What's the worst thing that could happen in 2020?
- 16 December 2019
- 5 minutes
In a November 2019 roundtable, Marcus Brookes, Keith Wade and Jon Wingent took part in a discussion led by David Ryder in which the outlook for 2020 was investigated.
In this extract, we imagine the best and worst events or development that 2020 could bring.
DR: What would you most or least like to see next year?
JW: I’d most like to see something happen with Brexit; this never-ending stagnation frustrates people and businesses. I’d least like to see a very hard Brexit which I believe would have a significantly negative effect on the economy and on our clients’ lives within and beyond investments. Though, not too far behind that, would be a never-ending continuation of the saga.
KW: I would concur on some clarity with Brexit. But to give another response, the best thing would be better growth in the eurozone, which is well overdue. Perhaps the new European Central Bank Governor, Christine Lagarde, can galvanise the politicians in Europe to increase public spending. As we’ve mentioned, there is scope for the likes of Germany, the Netherlands and France to do some “strategic” spending as Ms. Lagarde puts it.
Germany is running a very big surplus (i.e. selling much more to overseas clients than it buys from them). In many ways, that’s causing the imbalance in Germany’s favour which needs to be spread more evenly across Europe. If we get that coming through then countries with a lot of debt, particularly Italy, would become less of a point of weakness for the entire region. The worrying one for me would be an escalation in the US and China dispute. That would be very bad news for the global economy which is just starting to respond to rising hopes of an improved outlook on that score.
MB: I’d like to see a global growth profile that allows central banks to return to a more “normal” situation. It would enable interest rates and inflation to be returned to higher stable levels, while also providing the opportunity to extract all the extra money from the global economy that the central banks have been injecting over the past decade through quantitative easing (which we talked about in our discussion on central banks.
To give an indication of how unconventional things are at the moment, we’re in the longest economic US expansion ever, yet we have some central banks imposing negative interest rates. That’s been translated into negative bond yields of government debt as you’d expect. But there are also something like 14 instances in which high yield debt pay negative yields. That reflects how much risk some investors are prepared to take in order to hold investments that offer what they consider to be an “acceptable” annual return.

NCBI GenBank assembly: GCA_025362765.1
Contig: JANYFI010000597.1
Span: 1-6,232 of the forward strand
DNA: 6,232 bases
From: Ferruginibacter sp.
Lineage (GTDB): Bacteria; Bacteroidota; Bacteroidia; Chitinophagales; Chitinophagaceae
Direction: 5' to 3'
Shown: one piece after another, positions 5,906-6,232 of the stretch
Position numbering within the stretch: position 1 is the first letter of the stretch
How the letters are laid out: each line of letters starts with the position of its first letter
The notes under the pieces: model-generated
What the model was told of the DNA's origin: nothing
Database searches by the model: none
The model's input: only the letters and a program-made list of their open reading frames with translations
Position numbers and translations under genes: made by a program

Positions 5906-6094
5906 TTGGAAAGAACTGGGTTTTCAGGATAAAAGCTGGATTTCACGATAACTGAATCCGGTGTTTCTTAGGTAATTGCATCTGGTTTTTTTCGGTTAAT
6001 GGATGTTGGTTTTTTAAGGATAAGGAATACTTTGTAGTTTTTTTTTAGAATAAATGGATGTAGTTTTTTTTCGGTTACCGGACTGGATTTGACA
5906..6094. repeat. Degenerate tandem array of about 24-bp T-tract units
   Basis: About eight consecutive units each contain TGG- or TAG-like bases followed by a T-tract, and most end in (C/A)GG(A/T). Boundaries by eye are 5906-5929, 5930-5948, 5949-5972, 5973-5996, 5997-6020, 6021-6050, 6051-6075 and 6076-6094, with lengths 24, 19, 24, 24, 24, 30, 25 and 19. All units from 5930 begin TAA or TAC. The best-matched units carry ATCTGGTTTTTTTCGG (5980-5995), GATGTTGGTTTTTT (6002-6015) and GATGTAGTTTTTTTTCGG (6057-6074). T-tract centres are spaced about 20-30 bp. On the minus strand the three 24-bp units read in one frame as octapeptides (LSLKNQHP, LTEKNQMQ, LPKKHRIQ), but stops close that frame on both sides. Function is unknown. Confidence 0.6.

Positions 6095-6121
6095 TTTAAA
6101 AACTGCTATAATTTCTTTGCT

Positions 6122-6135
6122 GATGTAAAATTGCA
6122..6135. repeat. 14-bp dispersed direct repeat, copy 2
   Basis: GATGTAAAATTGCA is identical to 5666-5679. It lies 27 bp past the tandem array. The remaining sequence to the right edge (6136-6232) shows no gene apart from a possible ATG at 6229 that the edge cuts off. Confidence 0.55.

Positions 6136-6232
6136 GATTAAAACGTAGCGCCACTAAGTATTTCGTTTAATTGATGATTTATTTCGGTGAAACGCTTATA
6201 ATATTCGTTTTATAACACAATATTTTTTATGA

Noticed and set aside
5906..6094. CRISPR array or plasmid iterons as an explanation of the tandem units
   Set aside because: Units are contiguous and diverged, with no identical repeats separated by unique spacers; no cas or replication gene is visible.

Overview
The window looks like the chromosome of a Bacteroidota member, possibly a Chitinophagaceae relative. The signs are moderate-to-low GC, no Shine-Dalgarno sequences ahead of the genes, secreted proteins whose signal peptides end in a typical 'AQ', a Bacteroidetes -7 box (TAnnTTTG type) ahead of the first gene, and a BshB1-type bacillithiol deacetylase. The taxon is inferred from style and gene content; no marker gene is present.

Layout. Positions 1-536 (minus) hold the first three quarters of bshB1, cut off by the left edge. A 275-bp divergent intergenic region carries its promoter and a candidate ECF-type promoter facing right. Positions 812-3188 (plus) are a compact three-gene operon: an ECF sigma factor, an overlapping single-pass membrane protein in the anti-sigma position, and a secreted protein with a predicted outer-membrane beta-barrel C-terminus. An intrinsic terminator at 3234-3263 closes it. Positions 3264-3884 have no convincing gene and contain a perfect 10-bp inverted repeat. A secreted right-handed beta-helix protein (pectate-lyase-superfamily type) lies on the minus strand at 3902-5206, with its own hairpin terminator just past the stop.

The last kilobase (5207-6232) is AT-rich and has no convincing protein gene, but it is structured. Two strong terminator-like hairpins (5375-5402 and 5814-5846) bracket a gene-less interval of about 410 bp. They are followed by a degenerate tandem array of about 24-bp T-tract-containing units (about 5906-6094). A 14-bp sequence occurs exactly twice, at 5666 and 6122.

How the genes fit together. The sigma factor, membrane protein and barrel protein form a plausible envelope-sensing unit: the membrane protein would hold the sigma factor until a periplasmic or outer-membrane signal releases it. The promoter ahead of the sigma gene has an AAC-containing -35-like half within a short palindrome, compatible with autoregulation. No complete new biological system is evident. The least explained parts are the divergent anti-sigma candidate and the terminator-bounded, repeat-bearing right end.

As this goes on and on and the unconventional becomes conventional, the next downturn, which is inevitable, will present a much sterner challenge for central banks to combat. If things get really tough, we might see central banks being persuaded to operate “modern monetary theory”, which is more or less a euphemism for printing cash and handing it out to the public. That could carry some pretty destabilising ramifications.
The worst case scenario would be that a really big debt problem is developing somewhere in the world that everyone is missing. There’s usually a loan problem like this somewhere. The suspect for the past decade has been China, but China has always been able to grow just enough to prevent its debt burden from becoming a major, current problem. So if China’s growth turned out to be a mirage, that would probably be my nightmare scenario.
DR: Well on that happy note, I think we can conclude the conversation! Let’s hope we get the good stuff and not the bad. Either way, many thanks for your time gentlemen.
Round table attendee biographies
David Ryder, Senior Investment Writer and Analyst
Schroders Personal Wealth
David has been leading the production of investment commentary at Schroders Personal Wealth (and before that for Lloyds Private Wealth) for more than four years. His 25 years of experience include publishing, broadcasting and journalism across a range of financial and investment topics.
Marcus Brookes, Chief Investment Officer
Schroders Personal Wealth
Prior to his role in Schroders Personal Wealth, Marcus was Head of Multi-Manager at Schroders from 2013 with responsibility for the Schroders multi-manager team and investment process. Marcus has over 25 years’ experience within investment management, specialising in manager selection and asset allocation.
Jon Wingent, Head of Investment Specialists
Schroders Personal Wealth
Jon Wingent has been Head of Investment Specialists since September 2016. Jon heads the investment specialist which supports colleagues and clients with subject matter expertise on investment related matters. Before joining us, Jon was an investment director at Close Brothers Asset Management. He has 17 years’ experience in the investment management industry.
Keith Wade, Chief Economist
Keith is responsible for the economics team and the Schroders house view of the world economy. He is a member of the Group Asset Allocation Committee. He joined Schroders in 1988, before which he spent four years as a research officer at London Business School.
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